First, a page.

Part of the ‘double’ nature of Australian art has been the tension between following British style and being independent enough to forge our own style. In the 1920s, Art in Australia magazine said that Australia lends itself to harsher, harder art forms: beginning with Heysen, artists turned to the desert, then to the newly positive interest in Indigenous art. Margaret Preston attempted incorporation rather than appropriation of Indigenous art to find an Australian sensibility. Judging by the number of paintings McLean reproduces here, he sees Preston as key in the attempt to bring Indigenous elements into European-style art, but whether her art was incorporation or appropriation is currently debated.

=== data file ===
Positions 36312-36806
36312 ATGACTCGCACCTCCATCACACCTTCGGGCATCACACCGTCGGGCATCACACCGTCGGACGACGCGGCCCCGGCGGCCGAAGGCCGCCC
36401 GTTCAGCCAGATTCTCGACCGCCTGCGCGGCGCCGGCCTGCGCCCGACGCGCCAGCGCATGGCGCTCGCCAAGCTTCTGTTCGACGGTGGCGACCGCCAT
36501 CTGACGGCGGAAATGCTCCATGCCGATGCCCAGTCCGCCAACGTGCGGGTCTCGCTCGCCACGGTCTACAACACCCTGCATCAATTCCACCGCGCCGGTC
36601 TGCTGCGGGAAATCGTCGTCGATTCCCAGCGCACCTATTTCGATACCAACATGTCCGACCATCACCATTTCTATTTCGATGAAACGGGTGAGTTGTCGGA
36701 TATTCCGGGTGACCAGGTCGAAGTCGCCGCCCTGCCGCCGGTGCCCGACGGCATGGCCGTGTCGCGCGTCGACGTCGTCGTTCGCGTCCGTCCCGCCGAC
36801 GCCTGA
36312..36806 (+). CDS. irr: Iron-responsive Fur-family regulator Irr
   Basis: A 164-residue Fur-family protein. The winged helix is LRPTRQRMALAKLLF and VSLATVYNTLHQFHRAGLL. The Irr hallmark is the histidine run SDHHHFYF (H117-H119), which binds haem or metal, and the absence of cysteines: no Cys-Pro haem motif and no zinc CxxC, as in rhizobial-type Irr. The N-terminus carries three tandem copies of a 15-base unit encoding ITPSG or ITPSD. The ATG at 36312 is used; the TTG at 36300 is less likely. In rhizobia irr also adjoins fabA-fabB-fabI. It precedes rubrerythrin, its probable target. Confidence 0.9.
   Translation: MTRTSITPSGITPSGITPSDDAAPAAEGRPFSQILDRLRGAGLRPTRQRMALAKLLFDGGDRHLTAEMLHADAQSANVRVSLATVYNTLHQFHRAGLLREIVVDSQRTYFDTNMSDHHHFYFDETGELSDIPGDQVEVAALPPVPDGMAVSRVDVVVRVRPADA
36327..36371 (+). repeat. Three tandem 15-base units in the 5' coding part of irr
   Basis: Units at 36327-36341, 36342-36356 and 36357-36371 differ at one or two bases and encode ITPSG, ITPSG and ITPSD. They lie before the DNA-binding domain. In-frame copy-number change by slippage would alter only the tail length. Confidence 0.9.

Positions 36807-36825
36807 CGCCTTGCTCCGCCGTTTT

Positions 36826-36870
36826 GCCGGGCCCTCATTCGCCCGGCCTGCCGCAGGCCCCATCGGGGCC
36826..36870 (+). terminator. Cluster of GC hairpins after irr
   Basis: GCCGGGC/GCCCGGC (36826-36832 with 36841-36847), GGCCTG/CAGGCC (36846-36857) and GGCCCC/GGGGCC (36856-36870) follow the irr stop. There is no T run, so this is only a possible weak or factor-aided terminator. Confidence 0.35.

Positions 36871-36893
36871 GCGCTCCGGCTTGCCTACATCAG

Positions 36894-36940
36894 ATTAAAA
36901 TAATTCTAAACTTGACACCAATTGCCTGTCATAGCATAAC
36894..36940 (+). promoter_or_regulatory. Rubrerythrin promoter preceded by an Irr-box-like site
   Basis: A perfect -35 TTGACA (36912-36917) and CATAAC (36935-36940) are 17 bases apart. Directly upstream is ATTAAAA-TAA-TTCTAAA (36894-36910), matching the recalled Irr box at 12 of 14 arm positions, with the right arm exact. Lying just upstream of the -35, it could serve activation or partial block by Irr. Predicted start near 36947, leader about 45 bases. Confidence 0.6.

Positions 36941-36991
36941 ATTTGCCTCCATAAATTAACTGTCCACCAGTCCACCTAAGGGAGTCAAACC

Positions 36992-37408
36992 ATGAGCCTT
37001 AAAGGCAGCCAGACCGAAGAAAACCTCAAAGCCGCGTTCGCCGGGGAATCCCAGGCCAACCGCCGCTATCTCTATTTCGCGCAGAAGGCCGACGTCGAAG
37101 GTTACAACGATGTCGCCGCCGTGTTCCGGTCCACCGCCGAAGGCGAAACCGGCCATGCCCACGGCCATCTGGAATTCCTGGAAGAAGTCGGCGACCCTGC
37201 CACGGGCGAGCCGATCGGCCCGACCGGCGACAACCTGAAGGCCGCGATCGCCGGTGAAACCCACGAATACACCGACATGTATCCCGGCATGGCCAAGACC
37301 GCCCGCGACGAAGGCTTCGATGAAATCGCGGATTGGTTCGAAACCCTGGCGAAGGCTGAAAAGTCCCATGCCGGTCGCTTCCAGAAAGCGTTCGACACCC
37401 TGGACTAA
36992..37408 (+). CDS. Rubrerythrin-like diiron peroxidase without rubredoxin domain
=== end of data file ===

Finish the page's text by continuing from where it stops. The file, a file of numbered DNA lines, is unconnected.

In the middle of the twentieth century, optimistic, inter-war paintings that focussed on Australian content, such as beach-going, gave way to Nolan, Boyd and Tucker’s modernist, sour, myth-soaked images. We had our share of Surrealists, Expressionists and Cubists, trying out the art of Europe in a different setting. Iconic Australiana still dominated: outback, bushrangers. But Nolan’s Ned Kelly series didn’t make much of an impact at the time. Russell Drysdale gained acclaim for his outback paintings, but probably their most radical aspect was how they returned Indigenous people to the landscape, with unusual dignity. Even so, McLean suggests, it is indicative of how tied Australian art still was to Britain that Nolan, who had moved there permanently and was celebrated for his outback paintings, was included in a book about ‘British’ artists. Nolan, for his part, though, despite his subject matter, saw himself as an ‘international’ artist.